MICHIGAN STATE 73, UTAH 61: Michigan State senior point guard Mateen Cleaves isn't known for his outside shooting. It's his most-often cited, perhaps lone, weakness.
"People are going to say, I can't shoot, but if I get an open shot, I'm going to shoot it," he said.
You know what? He's got some touch.
He hit 7 of 14 shots, including a season-best 4 of 7 from three-point range, for a game-high 21 points to rally the top-seeded Spartans, who trailed at halftime for the first time all season.
The injury-plagued Utes (23-9), riding senior forwards Hanno Mottola and Alex Jensen, took a 35-32 lead at the break.
"We did not do a good job on defense in the first half," Michigan State coach Tom Izzo said, referring to Utah's torrid 56.5 percent shooting from the field.
He let his Spartans (28-7) hear about it.
"A lot of it I can't share with you," Cleaves said with a smile when asked about Izzo's halftime speech. "He challenged us. They had great execution in the first half, but we didn't play the defense we've been playing all year. He got into everybody's face."
"When he does get mad, it makes him a better player," Izzo said, glancing at his star playmaker, "so he's an easy guy to challenge and he's an easy guy to believe in because he's done it game in, game out, year in, year out."
Utah hit its first four second-half shots and matched its largest lead, 43-37, but then Cleaves took charge. His nifty behind-the-back pass set up a lay-in by Andre Hutson, then he followed with a three-pointer and a driving scoop to give his team a 44-43 lead.
With his team up 50-47 a few moments later, Cleaves fed A.J. Granger for a three-pointer and capped a decisive 11-3 run with his second three-pointer of the half. After he hit that, he turned down court and punched his fists in the air.
"Cleaves stung us tonight," said Utah coach Rick Majerus, who added that the Spartans have the look of a national champion. "We tried to make Cleaves score. He proved it to us."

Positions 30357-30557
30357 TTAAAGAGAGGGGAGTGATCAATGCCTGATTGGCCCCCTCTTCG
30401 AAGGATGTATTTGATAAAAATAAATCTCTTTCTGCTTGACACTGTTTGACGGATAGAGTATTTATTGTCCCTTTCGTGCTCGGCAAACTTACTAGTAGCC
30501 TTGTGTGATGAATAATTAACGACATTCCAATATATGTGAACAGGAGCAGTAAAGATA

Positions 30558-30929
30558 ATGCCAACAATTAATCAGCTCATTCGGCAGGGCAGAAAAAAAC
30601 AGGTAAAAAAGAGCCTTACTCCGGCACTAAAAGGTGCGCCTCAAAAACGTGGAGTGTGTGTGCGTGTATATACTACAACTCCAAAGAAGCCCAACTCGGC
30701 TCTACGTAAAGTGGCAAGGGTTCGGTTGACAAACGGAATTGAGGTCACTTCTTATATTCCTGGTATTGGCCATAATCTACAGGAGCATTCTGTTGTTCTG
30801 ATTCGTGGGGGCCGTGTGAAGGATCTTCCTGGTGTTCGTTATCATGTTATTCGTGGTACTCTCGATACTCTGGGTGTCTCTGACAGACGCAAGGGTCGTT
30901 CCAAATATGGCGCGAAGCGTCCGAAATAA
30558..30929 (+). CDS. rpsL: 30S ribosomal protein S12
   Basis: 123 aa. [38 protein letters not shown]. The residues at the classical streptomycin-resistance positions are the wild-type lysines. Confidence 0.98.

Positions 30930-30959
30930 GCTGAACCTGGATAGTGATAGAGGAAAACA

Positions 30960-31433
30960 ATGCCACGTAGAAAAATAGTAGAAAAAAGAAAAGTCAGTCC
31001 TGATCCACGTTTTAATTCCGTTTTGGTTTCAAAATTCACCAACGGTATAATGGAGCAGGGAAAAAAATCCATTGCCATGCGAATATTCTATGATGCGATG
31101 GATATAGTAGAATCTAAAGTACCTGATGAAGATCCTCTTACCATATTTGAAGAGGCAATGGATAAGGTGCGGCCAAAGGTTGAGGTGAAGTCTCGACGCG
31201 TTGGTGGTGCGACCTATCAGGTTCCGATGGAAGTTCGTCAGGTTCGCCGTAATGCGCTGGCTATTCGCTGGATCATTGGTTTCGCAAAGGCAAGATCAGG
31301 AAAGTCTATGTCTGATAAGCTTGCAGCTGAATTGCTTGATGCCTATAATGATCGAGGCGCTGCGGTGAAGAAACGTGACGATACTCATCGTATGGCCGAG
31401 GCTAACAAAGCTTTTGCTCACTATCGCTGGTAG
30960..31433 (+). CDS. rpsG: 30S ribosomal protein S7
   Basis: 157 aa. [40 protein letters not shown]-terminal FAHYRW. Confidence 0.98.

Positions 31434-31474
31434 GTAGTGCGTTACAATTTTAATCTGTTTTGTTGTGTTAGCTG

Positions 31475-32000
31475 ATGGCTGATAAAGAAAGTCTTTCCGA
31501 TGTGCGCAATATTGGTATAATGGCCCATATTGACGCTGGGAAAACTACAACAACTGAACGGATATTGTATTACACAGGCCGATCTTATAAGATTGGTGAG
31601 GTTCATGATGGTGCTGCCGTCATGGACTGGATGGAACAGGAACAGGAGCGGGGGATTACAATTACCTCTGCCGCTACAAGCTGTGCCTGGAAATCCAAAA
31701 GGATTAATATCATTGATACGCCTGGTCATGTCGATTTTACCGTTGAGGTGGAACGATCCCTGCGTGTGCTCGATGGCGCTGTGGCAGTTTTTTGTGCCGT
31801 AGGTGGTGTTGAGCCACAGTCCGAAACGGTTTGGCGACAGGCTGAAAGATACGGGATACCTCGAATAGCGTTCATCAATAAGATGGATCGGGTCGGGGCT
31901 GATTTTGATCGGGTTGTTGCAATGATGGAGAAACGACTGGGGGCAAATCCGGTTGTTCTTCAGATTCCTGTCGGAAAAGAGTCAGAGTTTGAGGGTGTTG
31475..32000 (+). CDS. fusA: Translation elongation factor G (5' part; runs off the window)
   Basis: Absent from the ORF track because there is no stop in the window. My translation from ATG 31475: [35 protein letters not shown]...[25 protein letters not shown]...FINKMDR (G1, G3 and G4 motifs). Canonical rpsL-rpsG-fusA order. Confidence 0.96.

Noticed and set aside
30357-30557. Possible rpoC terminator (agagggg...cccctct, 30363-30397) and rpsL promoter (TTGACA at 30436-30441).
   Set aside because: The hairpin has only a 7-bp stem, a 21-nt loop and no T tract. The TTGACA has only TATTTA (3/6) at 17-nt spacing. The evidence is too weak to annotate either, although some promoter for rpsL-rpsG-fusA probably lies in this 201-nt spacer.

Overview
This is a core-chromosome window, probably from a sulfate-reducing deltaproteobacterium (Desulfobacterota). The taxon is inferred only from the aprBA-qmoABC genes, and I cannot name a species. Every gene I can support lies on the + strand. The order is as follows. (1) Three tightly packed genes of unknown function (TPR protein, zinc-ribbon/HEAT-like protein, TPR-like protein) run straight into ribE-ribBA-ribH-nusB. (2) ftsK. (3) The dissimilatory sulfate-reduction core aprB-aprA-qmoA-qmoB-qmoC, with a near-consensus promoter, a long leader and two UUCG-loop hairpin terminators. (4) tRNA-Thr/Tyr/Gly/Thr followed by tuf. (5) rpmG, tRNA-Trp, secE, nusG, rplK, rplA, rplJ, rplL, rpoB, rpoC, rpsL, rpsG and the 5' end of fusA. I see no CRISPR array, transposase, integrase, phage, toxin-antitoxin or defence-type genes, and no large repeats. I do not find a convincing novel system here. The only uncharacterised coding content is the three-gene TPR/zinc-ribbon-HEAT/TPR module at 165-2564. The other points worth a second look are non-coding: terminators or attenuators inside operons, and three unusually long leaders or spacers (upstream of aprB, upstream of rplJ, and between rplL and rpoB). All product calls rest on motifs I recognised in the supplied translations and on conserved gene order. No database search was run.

But did he prove it to the rest of his critics?
"I doubt it; I doubt it," Cleaves said. "It was just one of those hot games, they'll say. But I really don't try to silence the critics. I don't really care what people say about my shot or my game. I'm here to try to help my team win games."
UCLA 105, MARYLAND 70: The Bruins probably haven't looked this dominant since guys named Alcindor and Walton were wearing blue and gold
UCLA's late-season roll reached its peak as it put on a stunning offensive display. The sixth-seeded Bruins connected on six alley-oops and a school-record 14 three-pointers.
Earl Watson had 17 points and a school-record 16 assists for UCLA (21-11).
UCLA shot 74 percent before the final minutes and also played impressive defense against the Terrapins (25-10).
Maryland coach Gary Williams took three timeouts before the first TV timeout of the second half.
* * *
IOWA STATE 79, AUBURN 60: All-America forward Marcus Fizer fought off a frustrating first half to carry the Cyclones into the round of 16.
Fizer, held without a field goal for the first 17 minutes, scored 16 of his 22 points in the second half.
Stevie Johnson added 21 points for Iowa State (31-5), which wasn't expected to be this good back in November.
The Cyclones, picked to finish last in the Big 12, used a 19-4 run midway through the second half.
"It feels great to prove to the people that we're better than what they expected," Cyclones guard Kantrail Horton said.